February 18, 2015

Review: The Bronze Horseman by Paullina Simons

The Bronze Horseman (#1) by Paullina Simons
Publication date: April 2001
Publisher: HarperCollins
Category: Adult - Historical Fiction / Romance
Source: Gifted from Alexa
Summary: During the summer of 1941 the Metanov family are living a hard life in Leningrad. As the German armies advance their future looks bleak. For Tatiana, love arrives in the guise of Alexander, who harbours a deadly and extraordinary secret. (Adapted goodreads.com)





The good
When I read The Bronze Horseman, I don't think I've ever had such a polarizing reaction to a book. Which, depending on your point-of-view, could be a good thing or a bad thing. I experienced a gamut of emotions: enough frustration to make me want to slam the book shut, swoon-worthy moments of love that had me turning the pages, hope that against all odds a happily ever after was on the horizon and did I mention frustration? I literally needed to talk it out with a friend (Thanks Kelly!) to work out my own feelings as to whether or not this book was awful or amazing for making me feel so much. And the answer was amazing. Any book that can evoke such a reaction speaks to the richness of the author's writing and her ability to make each and every character feel real.

It's the summer of 1941 in Leningrad and unbeknownst to the Metanov family, their world is about to change completely. Tatiana Metanov lives with her parents, older sister Dasha and twin brother in a single-room cramped apartment. Things like love, war, death and separation are foreign concepts to them, especially the girls. But then Hitler's armies invade Russia and everything in Leningrad goes to hell. When Tatiana is sent by her parents to stock up on supplies for the family, she meets Alexander, a young soldier in the Red Army. They are immediately drawn to each other and he ends up becoming a great source of her comfort to her entire family as he aids them throughout these troubled times. Of course, their love for one another is far from simple and could actually tear the entire Metanov family apart if revealed. What could've (and a part of me wants to argue should've!) been about their love triumphing in the face of war is an 800 page tale of two people whose love faces every obstacle imaginable. War, family, despicable friends, miscommunications and their own stubbornness. I guess epic love can't be easy, right?

While every character, that I loved and hated, came alive to me as I read - it was truly Tatiana and her relationship with Alexander that I enjoyed the most. Tatiana grows so much throughout this book. She adapts to the difficult times and goes from naive young girl into a resourceful, compassionate woman who knows what she wants and is willing to fight for it. It's a slow journey for her with a lot of set backs and insecurities but it's impossible not to sympathize. She's inherently good and wants those around her to be happy. One of the things I loved about her was that in spite of all the hurt she suffered and witnessed, she still had hope and faith in her heart. And that's one of the many things that draws Alexander to her. He, on the other hand, is a difficult character to crack. There were times when I wanted to reach into the book and punch him in the face for making such bad decisions. But then I could see his single-minded devotion to Tatiana and the lengths he'd go to for her safety and I understood him better (and swooned; there are some steamy moments ahead!).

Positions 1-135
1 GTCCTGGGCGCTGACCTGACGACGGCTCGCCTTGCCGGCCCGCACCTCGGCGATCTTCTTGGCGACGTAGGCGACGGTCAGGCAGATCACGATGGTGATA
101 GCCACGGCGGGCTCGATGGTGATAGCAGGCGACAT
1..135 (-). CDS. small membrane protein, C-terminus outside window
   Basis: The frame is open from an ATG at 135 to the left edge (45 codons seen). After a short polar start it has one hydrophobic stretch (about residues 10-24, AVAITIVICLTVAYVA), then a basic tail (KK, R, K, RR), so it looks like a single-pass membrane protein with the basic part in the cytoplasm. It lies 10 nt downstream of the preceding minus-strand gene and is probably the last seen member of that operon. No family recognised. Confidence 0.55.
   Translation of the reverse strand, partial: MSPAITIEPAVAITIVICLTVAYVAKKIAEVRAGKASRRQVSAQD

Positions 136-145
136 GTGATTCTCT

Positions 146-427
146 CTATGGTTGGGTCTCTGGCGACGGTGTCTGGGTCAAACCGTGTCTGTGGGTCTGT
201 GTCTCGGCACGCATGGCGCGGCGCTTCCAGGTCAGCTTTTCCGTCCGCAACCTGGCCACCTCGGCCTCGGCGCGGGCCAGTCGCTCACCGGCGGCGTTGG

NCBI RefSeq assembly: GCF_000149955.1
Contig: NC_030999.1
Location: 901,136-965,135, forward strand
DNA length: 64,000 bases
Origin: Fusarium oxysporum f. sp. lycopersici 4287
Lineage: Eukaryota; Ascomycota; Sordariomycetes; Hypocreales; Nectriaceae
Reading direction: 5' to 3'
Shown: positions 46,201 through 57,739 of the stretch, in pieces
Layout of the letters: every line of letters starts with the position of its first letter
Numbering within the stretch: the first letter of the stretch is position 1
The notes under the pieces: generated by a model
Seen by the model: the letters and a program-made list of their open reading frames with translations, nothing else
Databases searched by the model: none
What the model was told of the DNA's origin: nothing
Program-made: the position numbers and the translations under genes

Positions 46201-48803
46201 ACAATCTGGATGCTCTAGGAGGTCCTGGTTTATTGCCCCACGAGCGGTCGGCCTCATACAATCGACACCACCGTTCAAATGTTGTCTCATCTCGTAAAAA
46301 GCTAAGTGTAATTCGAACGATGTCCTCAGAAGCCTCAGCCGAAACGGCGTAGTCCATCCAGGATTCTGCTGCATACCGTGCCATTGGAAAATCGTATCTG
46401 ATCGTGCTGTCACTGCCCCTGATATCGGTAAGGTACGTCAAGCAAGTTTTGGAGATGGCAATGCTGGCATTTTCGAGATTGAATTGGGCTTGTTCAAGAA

(Minor) Reservations
I do think that some of the trials Tatiana and Alexander's relationship faced did become repetitive. It's a lot of back and forth with the two same characters who stood in their way. And if the author's goal was to make us hate these two obstacles with a fiery passion, she succeeded with flying colors. But I do think some of that time and energy could've been better spent on shortening the book or fleshing out Alexander's motivations, especially when his actions made me seriously doubt his love for Tatiana. I always got where Tatiana was coming from, even when I didn't like her reasoning. I didn't feel that way about Alexander and it's still a pain point for me when I look back on the book.

Do I recommend?
I do! Do not let the length of this book scare you. I flew through it in less than 3 days. For all my frustrations, it's a compulsive read and one that's very much worth your time.

4 comments:

  1. Would this be appropriate for a YA reader?

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  2. This book sounds really fascinating! I'm not sure I'll be able to get to it any time soon with the madness of review books and other obligations piling up but it's always nice to find a solid historical fiction read. Thanks for the review.

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  3. Yeeeeeeees!!!! I should hate myself a little for pushing this book so hard because it brings such blissful agony to people but I can't. POLARIZING is an amazing word to describe this! And THAT is what blew me away about this book and why it has struck such a chord with me. You love the characters....but you also hate them at times, want to hug them, punch them, cry for them, scream at them, YOU FEEL EVERYTHING!!!! I find that characteristic so unique in books and the complexity of this novel and characters is just on another level. SO happy you went with amazing!!

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  4. Polarizing is exactly the right word for The Bronze Horseman! I felt so many different things as I was reading as well (which you know), and it impressed me that Simons could write a tale that I was so emotionally invested in. While it wasn't always easy to read this story (particularly when frustrating people or moments would happen), it was so totally worth it.

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